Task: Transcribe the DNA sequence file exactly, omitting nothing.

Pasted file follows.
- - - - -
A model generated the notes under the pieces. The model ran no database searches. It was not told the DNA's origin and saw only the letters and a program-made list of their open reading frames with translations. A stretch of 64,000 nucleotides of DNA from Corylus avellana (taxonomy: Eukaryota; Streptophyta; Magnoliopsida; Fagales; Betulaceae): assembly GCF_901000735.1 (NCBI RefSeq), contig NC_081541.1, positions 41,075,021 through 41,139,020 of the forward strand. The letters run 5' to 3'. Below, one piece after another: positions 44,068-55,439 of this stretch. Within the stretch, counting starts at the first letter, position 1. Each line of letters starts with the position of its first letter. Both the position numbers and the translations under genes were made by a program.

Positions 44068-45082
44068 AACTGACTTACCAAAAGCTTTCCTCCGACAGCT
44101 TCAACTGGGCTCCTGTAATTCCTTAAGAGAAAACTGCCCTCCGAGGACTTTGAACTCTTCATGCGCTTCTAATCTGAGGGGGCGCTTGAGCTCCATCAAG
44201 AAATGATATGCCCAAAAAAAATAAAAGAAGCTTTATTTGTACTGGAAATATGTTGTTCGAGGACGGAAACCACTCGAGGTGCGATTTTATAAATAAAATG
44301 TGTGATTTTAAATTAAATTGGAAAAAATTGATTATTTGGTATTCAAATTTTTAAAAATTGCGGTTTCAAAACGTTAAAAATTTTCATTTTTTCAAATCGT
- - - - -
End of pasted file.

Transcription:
A model generated the notes under the pieces. The model ran no database searches. It was not told the DNA's origin and saw only the letters and a program-made list of their open reading frames with translations. A stretch of 64,000 nucleotides of DNA from Corylus avellana (taxonomy: Eukaryota; Streptophyta; Magnoliopsida; Fagales; Betulaceae): assembly GCF_901000735.1 (NCBI RefSeq), contig NC_081541.1, positions 41,075,021 through 41,139,020 of the forward strand. The letters run 5' to 3'. Below, one piece after another: positions 44,068-55,439 of this stretch. Within the stretch, counting starts at the first letter, position 1. Each line of letters starts with the position of its first letter. Both the position numbers and the translations under genes were made by a program.

Positions 44068-45082
44068 AACTGACTTACCAAAAGCTTTCCTCCGACAGCT
44101 TCAACTGGGCTCCTGTAATTCCTTAAGAGAAAACTGCCCTCCGAGGACTTTGAACTCTTCATGCGCTTCTAATCTGAGGGGGCGCTTGAGCTCCATCAAG
44201 AAATGATATGCCCAAAAAAAATAAAAGAAGCTTTATTTGTACTGGAAATATGTTGTTCGAGGACGGAAACCACTCGAGGTGCGATTTTATAAATAAAATG
44301 TGTGATTTTAAATTAAATTGGAAAAAATTGATTATTTGGTATTCAAATTTTTAAAAATTGCGGTTTCAAAACGTTAAAAATTTTCATTTTTTCAAATCGT